I’m an immigrant. There’s no changing that. I serve food that is from a country that is not this—it doesn’t originate from this country. But I’m more American than I am Chinese. I don’t read or write Chinese. I came to this country when I was four. Unfortunately, no matter what people think when they look at me—and I look Chinese or Asian—I am more like them than not. But obviously, I am Chinese. My entire life, I’ve fully integrated my culture and mixed it in with where I live now. I’ve tried to maintain my culture, my legacy, here. 

I think for me, it’s important that you recognize that there are all these other people out there just like me. There are plenty of people who come from other cultures who have very, very, very similar experiences. And I think it’s so important to support that. It’s so important. I may not be personally gay or trans or religious in any way, but I certainly feel like from a humanitarian way, we’re all pretty much striving for the same thing. I’m acutely sensitive to people who are suffering from things that are going on that wrong them in the most prejudicial way.

My mother always raised me to be strong. I have to voice my opinion. I always felt the need to stand up for what’s right. We were open two years before the pandemic hit, and then we were just kind of hitting our stride. Then this happens, and then you have to sort of backpedal, but you just have to shift your attention. Not only did I have to introduce to my community that my food is not as foreign as they think, I felt I needed to defend who I am and where I come from. 

There are people who love Chinese food, people who appreciate diversity and culture. I’m probably not going to get those who feel differently. They might go get whatever their preferred food is. I didn’t feel there was a whole lot of backlash. I think it’s important for us in the AAPI community to keep a presence and keep being unified. We need to stick together.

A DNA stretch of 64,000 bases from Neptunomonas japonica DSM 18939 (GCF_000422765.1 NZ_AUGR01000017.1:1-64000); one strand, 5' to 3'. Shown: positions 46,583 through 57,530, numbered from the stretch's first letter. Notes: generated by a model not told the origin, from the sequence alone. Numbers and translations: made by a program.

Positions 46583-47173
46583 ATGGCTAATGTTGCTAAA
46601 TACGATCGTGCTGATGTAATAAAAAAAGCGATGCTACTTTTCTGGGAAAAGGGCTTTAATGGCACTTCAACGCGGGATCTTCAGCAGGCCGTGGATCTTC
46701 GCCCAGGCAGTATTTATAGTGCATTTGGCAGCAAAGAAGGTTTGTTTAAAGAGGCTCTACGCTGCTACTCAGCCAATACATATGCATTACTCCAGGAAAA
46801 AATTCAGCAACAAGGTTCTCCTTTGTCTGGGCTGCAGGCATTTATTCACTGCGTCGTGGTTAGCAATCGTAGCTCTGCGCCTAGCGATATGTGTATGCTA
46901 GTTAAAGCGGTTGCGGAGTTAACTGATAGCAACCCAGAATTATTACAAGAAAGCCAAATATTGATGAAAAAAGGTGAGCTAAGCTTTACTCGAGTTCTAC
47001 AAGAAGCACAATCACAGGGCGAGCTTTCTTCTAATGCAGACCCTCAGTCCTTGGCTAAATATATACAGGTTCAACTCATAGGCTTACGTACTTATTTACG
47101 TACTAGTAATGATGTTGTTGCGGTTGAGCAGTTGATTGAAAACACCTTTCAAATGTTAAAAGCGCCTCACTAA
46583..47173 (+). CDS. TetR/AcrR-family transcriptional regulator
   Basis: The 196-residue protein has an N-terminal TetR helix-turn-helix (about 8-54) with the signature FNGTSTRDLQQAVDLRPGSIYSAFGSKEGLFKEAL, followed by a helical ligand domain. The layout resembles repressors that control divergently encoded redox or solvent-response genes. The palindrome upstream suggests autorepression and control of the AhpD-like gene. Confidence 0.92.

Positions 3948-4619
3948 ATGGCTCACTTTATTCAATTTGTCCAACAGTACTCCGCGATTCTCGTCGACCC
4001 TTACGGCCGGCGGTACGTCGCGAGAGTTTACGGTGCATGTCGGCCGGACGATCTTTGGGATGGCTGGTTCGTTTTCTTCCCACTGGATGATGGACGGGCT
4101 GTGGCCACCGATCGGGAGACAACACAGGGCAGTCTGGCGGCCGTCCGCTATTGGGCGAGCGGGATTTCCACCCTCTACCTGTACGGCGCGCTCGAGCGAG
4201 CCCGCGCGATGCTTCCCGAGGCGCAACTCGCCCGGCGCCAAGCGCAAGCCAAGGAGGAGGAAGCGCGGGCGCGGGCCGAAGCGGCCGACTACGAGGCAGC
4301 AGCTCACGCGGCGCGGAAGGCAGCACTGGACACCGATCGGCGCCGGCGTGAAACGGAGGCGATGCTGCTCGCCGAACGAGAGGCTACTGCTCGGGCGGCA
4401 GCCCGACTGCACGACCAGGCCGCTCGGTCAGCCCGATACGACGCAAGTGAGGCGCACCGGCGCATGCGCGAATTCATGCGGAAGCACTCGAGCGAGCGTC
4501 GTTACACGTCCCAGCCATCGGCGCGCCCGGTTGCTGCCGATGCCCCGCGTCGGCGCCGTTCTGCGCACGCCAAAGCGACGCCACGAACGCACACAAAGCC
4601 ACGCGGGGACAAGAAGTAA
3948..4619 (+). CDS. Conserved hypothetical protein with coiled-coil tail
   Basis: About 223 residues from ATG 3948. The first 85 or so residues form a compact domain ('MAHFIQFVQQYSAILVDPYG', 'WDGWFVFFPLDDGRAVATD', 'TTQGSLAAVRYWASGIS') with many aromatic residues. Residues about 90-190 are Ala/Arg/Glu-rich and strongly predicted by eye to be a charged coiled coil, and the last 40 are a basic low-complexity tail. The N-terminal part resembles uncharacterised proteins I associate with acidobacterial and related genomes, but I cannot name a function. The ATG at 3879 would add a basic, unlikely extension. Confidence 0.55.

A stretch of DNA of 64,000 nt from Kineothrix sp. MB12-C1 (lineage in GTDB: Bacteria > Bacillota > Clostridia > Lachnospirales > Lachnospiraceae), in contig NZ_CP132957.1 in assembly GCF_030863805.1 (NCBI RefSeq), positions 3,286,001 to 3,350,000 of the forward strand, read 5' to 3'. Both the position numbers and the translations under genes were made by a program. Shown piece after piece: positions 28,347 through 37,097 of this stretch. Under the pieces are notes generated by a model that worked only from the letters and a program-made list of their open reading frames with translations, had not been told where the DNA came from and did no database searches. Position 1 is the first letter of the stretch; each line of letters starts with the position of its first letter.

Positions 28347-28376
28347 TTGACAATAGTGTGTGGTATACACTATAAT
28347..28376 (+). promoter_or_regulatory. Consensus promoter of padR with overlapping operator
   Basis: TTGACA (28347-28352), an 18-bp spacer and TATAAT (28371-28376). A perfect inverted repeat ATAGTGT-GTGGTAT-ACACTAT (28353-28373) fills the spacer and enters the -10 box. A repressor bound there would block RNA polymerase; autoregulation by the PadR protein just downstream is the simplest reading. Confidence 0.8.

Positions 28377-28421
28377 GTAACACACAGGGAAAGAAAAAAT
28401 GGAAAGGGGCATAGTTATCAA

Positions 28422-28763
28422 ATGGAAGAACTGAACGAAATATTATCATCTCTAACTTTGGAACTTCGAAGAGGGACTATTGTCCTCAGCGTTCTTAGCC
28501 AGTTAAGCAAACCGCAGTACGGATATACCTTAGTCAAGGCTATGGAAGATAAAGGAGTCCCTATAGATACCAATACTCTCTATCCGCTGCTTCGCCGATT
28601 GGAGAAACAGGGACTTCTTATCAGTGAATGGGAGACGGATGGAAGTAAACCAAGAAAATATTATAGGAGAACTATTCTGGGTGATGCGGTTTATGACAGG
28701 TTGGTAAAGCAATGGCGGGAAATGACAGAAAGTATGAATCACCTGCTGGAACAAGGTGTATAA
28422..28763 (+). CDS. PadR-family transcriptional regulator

What’s the best part about what you do?

The best part is introducing people to something that’s so delicious. I mean, food is so important to me, and I love all sorts of food. I try to travel only to places that have great food. And when my friends travel, I beg them to send me pictures of new food. I think it’s a great equalizer. It’s a great unifier. What I think I bring to people is joy through their bellies. That’s it. That brings me a lot of happiness. It brings me a lot of happiness because I think it’s the language that we share. That is just the most joyous thing.

What’s your favorite dish on the menu?

Oh my gosh, you cannot ask me that! Everyone asks me that, and I’m like, “I don’t have a favorite dish.” I don’t. Every single one has a little story to it. My best story is actually my fish dumplings. My mom grew up in the east on the coast of China, and where she grew up there, there were fish dumplings. I didn’t know about that until really when I was an adult. 

In China, the most common filling would be pork, so when you ask for dumplings, it’s mostly pork. And so I didn’t know about fish dumplings really until much later. It really hit home when we actually traveled to China. We went back to my mom’s home province and we had fish dumplings. Then on another trip, probably 10 years ago, we went to a city where we had literally the best fish dumplings I’ve ever eaten. The fish dumplings are a story for me—it connects me to my mom, to her home, what she grew up with. My fish dumplings, I think about her when I eat them. It’s not my favorite, it’s just the thing that I’m closest to.

Find Hello Dumpling at 1146 Peavy Rd. and 8041 Walnut Hill Ln., Ste. 815.


Nataly Keomoungkhoun

Nataly Keomoungkhoun

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Nataly Keomoungkhoun joined D Magazine as the online dining editor in 2022. She previously worked at the Dallas Morning News,…